Apocalyptic fun

Josh Levin, senior editor of Slate, wrote an epic series this week on the theme “The End of America.” The series begins here, and rolls on in eight segments and about 23,000 words. That’s not counting Slate’s embedded notes and thousands more words in The Fray. Slate also offered discussions on Facebook and Twitter, so the most obsessive readers easily could have devoted an entire week to debating Levin’s reporting.

Levin discussed the many doomsday scenarios in which the United States would be greatly diminished or cease to exist entirely. The savviest Web feature was “Choose Your Own Apocalypse,” which allowed readers to pick their top five threats to U.S. survival.

I highlighted the factors that are connected in any way to religion, including:

• Social critiques attractive to some believers: decadence; Obama as God; neo-humans; cloning; red vs. blue; the Rapture.

• Arguments or strawmen presented against believers or their concerns: the influence of intelligent design; passivity induced by Christianity; gay marriage leading to a separatist, “heterosexual-only state”; voluntary human extinction; tribalism; theocracy.

• A few leftovers: Dec. 21, 2012, doomsday scenarios; militant Islam; Israel-Arab war.

I’m pleased to see that the random array of readers who voted in Slate’s feature chose only one of these factors — the Israel-Arab War — among the top five threats. It appears these readers are not worried about the civilization-threatening potential of intelligent design, Christianity, red vs. blue tensions or theocracy.

Levin writes on an especially engaging theme when he explores the idea that Mormons would preserve American ideals even in a world without the United States.

Read the entire piece, because it’s so sprightly and well-argued, but this paragraph is a good sample:

Seen as honest and incorruptible, Mormons are recruited in great numbers by the FBI. Dubbed by Harold Bloom “perhaps the most work-addicted culture in religious history,” they have proved spectacularly successful in both secular and Church business. (1999′s Mormon America: The Power and the Promise pegged the church’s assets at $25 billion to $30 billion.) They venerate the traditional family unit, rarely divorce, and live as much as a decade longer than the average American. They are just like us, only they’re always on their best behavior.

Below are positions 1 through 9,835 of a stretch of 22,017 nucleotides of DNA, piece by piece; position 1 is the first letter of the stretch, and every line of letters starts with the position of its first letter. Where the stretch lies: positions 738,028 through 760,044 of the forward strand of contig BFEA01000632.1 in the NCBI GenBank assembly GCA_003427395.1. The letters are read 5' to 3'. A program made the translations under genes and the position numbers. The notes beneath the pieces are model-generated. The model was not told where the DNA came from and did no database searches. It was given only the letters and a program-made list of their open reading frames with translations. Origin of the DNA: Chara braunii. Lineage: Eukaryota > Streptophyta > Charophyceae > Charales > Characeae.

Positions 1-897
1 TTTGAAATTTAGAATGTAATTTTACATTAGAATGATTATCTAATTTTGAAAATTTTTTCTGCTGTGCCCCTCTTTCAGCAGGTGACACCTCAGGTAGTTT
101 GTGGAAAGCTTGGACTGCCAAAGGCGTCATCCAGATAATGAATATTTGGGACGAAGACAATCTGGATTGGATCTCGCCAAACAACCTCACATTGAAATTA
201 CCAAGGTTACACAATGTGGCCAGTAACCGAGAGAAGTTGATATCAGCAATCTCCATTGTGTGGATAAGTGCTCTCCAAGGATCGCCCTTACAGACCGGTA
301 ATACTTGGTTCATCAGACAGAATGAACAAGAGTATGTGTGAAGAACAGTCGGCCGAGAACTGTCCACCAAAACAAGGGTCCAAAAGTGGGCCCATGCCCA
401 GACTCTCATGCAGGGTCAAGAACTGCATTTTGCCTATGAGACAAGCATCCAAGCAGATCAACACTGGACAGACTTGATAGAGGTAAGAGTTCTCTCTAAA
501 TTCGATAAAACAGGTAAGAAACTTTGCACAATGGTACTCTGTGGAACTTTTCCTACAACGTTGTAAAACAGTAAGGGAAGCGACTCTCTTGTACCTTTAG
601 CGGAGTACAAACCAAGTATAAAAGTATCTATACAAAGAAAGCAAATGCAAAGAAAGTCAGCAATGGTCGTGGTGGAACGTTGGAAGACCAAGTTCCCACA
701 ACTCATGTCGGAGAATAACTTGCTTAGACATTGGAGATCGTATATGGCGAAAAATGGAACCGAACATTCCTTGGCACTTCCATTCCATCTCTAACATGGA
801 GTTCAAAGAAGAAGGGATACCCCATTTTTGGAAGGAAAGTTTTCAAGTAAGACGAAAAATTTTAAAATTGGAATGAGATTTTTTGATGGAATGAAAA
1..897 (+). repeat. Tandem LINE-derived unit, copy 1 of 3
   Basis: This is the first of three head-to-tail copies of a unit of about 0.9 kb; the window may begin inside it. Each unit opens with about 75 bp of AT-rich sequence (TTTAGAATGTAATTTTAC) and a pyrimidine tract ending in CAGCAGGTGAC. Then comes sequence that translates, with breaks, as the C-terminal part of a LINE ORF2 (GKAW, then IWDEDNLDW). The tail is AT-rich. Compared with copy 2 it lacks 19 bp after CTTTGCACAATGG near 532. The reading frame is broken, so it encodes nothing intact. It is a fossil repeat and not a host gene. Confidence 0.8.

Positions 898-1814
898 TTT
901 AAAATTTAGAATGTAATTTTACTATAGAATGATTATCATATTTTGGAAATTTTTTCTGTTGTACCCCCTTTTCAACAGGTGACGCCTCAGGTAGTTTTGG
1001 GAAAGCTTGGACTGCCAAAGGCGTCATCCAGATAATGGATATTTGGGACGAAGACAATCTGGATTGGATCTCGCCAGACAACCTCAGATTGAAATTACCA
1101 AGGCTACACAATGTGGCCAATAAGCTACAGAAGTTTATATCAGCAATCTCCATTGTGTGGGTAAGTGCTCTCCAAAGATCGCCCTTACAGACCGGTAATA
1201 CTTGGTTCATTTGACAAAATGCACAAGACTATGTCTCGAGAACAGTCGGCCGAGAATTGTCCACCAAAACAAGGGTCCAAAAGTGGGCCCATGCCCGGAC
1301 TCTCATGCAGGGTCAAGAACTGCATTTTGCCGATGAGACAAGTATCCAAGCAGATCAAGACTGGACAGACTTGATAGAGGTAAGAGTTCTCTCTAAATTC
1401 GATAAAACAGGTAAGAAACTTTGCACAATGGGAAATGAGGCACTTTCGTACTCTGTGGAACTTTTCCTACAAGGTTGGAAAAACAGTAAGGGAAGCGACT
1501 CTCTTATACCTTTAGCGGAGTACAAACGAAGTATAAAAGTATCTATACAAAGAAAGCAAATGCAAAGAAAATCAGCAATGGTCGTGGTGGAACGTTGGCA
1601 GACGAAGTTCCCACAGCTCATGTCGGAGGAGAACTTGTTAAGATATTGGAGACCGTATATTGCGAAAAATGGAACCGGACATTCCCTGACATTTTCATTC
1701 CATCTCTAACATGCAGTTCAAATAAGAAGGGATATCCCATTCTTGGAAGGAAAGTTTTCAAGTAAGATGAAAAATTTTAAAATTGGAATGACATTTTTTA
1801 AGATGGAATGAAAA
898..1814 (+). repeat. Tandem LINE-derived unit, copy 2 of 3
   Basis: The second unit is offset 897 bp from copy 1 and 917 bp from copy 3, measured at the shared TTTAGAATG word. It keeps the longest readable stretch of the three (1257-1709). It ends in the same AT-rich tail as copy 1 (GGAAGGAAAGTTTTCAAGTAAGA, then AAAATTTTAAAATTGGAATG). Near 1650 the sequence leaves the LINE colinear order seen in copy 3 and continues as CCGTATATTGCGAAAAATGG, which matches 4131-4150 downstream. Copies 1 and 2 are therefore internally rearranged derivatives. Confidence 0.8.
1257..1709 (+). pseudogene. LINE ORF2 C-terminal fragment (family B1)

Levin writes far more about sports than about religion. That is sportswriting’s gain and the Godbeat’s loss.

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  • Jerry

    Thinking about the end of America or the world is great fun of a certain kind so I’m glad that alien invasion is on the list. Are we all prepared to welcome our benevolent lizard overlords who will be landing soon?

    More seriously, the wingnuts on the left were sure President Bush was going to cancel the election and declare martial law. Now the wingnuts on the right are outdoing the wildest leftist fantasies with some that score new records for being disconnected from reality.

    But I’m glad to see that “EndOfAmerica” site had enough choices to satisfy everyone.

    When all is said and done, my selection is “The end of history”:

    American values propagate throughout the world as representative democracy and capitalism reign. America loses its distinctiveness and identity as the world becomes one happy nation.

    with one amendation to say “representative democracy and spiritual values reign“.

  • HiveRadical

    Levin does do a pretty okay job. His article is among the best I’ve seen in all my years of scanning LDS/Mormon related commentary & reporting.

  • Marian

    That would be December 21, 2012

    • http://www.getreligion.org/?p=2 Douglas LeBlanc

      Thanks for the correction, Marian. Fixed.


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